How accurate are numbers inferred from measurements and simulations?
“Uncertainty quantification” (or “UQ” for short) is a research area that has sprung to prominence in the last decade at the interface of applied mathematics, statistics, computational science, and many applications, usually in physical sciences and engineering, but also in biology, finance, and insurance.
In all these applications, there is a real and growing demand to synthesize complex real-time data sets and historical records with equally complex physically-based computational models for the underlying phenomena, in order to perform tasks as diverse as extracting information from novel imaging techniques, designing a new automobile or airplane, or predicting and mitigating the risks arising from climate change.
Simply put, UQ is the end-to-end study of the impact of all forms of error and uncertainty in the models arising in the applications. The questions considered range from fundamental, mathematical, and statistical questions to practical questions of computational accuracy and cost (FN:T. J. Sullivan. Introduction to Uncertainty Quantification. Springer, 2015.). Research into these questions takes place at ZIB in the Uncertainty Quantification group, and finds applications in other working groups such as Computational Medicine, Computational Molecular Design, and Visualization.
A general introduction to UQ and Bayesian inverse problems
Roughly speaking, UQ divides into two major branches, forward and inverse problems. In the forward propagation of uncertainty, we have a known model F for a system of interest. We model its inputs X as a random variable and wish to understand the output random variable Y = F(X), sometimes denoted Y|X, read as “Y given X.” There is a substantial overlap between this area and sensitivity analysis, since the random variations in X probe the sensitivity of the forward model F to changes of its inputs. In the other major branch of UQ, inverse problems, F is still the forward model, but now Y denotes some observed data, and we wish to infer inputs X so that F(X) = Y; that is, we want not Y|X but X|Y. Here, there is substantial overlap with statistical inference and with imaging and data analysis. Inverse problems typically have no solutions in the literal sense, because our models F are only approximate, there is no X for which F(X) agrees exactly with the observed data Y. Therefore, it becomes necessary to relax the notion of a solution, and often also to incorporate prior or expert knowledge on what a “good” solution X might be. In recent years, the Bayesian perspective on inverse problems has received much attention, because it is powerful and flexible enough to meet these requirements, and because increased computational power makes the Bayesian approach more feasible than in decades past (FN:A. M. Stuart. Inverse problems: A Bayesian perspective, Acta Numer. 19:451559, 2010.). In the Bayesian perspective, we again regard X and Y as random variables and encode our prior expert knowledge about X into a prior probability distribution p(X), which we condition with respect to Y using Bayes’ rule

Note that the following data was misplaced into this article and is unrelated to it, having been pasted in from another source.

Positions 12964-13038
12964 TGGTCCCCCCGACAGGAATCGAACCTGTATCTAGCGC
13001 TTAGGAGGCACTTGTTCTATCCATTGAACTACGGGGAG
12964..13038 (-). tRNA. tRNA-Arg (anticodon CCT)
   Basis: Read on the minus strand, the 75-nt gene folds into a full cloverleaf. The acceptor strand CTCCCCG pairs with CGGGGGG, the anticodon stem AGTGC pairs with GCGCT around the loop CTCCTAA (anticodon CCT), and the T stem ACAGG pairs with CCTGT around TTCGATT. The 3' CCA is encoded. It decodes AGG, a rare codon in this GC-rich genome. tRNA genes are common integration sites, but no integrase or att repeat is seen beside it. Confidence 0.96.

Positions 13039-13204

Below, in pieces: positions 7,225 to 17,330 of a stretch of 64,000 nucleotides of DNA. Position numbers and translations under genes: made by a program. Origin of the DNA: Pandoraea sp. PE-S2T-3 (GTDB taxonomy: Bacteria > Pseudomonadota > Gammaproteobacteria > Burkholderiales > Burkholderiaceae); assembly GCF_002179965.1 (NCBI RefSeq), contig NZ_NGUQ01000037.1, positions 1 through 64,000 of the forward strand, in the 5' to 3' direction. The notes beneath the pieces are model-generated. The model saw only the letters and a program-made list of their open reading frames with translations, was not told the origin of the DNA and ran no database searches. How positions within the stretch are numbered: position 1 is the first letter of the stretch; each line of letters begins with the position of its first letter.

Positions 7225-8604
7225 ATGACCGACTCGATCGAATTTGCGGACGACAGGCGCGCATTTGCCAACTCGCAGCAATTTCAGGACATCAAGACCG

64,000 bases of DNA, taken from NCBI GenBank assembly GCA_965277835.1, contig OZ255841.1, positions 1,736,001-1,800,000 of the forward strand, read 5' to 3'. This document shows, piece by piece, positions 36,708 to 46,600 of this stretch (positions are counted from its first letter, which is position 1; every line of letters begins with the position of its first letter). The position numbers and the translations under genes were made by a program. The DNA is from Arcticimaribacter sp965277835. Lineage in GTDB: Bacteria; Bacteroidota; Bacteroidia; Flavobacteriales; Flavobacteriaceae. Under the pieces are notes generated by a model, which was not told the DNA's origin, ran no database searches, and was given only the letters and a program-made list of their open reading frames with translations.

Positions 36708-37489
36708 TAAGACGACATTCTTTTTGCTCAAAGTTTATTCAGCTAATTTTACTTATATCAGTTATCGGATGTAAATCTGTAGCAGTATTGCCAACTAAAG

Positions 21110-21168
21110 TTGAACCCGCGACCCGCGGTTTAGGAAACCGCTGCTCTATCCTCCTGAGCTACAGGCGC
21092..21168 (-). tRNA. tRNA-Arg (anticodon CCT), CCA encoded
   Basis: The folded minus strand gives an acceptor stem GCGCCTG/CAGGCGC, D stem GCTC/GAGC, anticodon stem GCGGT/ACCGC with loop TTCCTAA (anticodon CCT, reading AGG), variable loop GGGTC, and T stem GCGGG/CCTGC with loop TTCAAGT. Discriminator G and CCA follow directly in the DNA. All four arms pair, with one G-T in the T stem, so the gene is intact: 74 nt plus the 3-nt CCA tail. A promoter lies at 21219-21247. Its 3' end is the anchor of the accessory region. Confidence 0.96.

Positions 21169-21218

p(X|Y) = p(Y|X) p(X) / p(Y)
to produce a so-called posterior distribution for X|Y, which is the mathematical representation of all knowledge/uncertainty about X, given the observed data Y and the expert knowledge encoded in the prior p(X). However, the posterior p(X|Y) is typically a very complicated distribution on a large space (the space of unknown Xs that we are trying to infer), so there are major mathematical and computational challenges in implementing this fully Bayesian approach, and in producing appropriate simplifications for end users.
UQ in systems biology and parameter estimation
The Systems Biology group at ZIB deals with the computational and mathematical modeling of complex biological systems: metabolic networks or cell signaling networks, for example. Usually, the models consist of large systems of ordinary differential equations that describe the change of concentrations of the involved species over time. Such models involve a huge number of model parameters representing, for example, reaction rate constants, volumes, or effect concentrations. Only a few of these parameters are measurable, sometimes their approximate range of values is known, but often their order of magnitude is completely unknown. The aim is to estimate parameter values in such a way that simulation results match with given experimental data and that predictions can be made about the system’s behavior under external influences: thus, these problems fall under the general heading of inverse problems.
The data, however, are prone to measurement errors and are therefore uncertain. Given a fixed set of data and a statistical model for the error, one can solve an optimization problem to compute a single set of parameter values that make the observed data the most probable given the model (FN:D. P. Moualeu-Ngangue, S. Röblitz, R. Ehrig, P. Deuflhard. Parameter Identification in a Tuberculosis Model for Cameroon. PLoS ONE 10:e0120607. doi:10.1371/journal.pone.0120607, 2015.). The function to be optimized is called likelihood function. In practice, this optimization problem is often difficult to solve, because its solution is not unique. In other words, there exist several different sets of parameter values that all lead to equally good fits to the data.
Alternatively, when prior knowledge about the parameters is postulated, parameters can be treated as random variables in the framework of Bayesian statistics. This allows you to compute a joined probability distribution for the parameters, called the posterior. Performing model simulations with parameters sampled from this posterior distribution gives insight into the variability and uncertainty of the model output.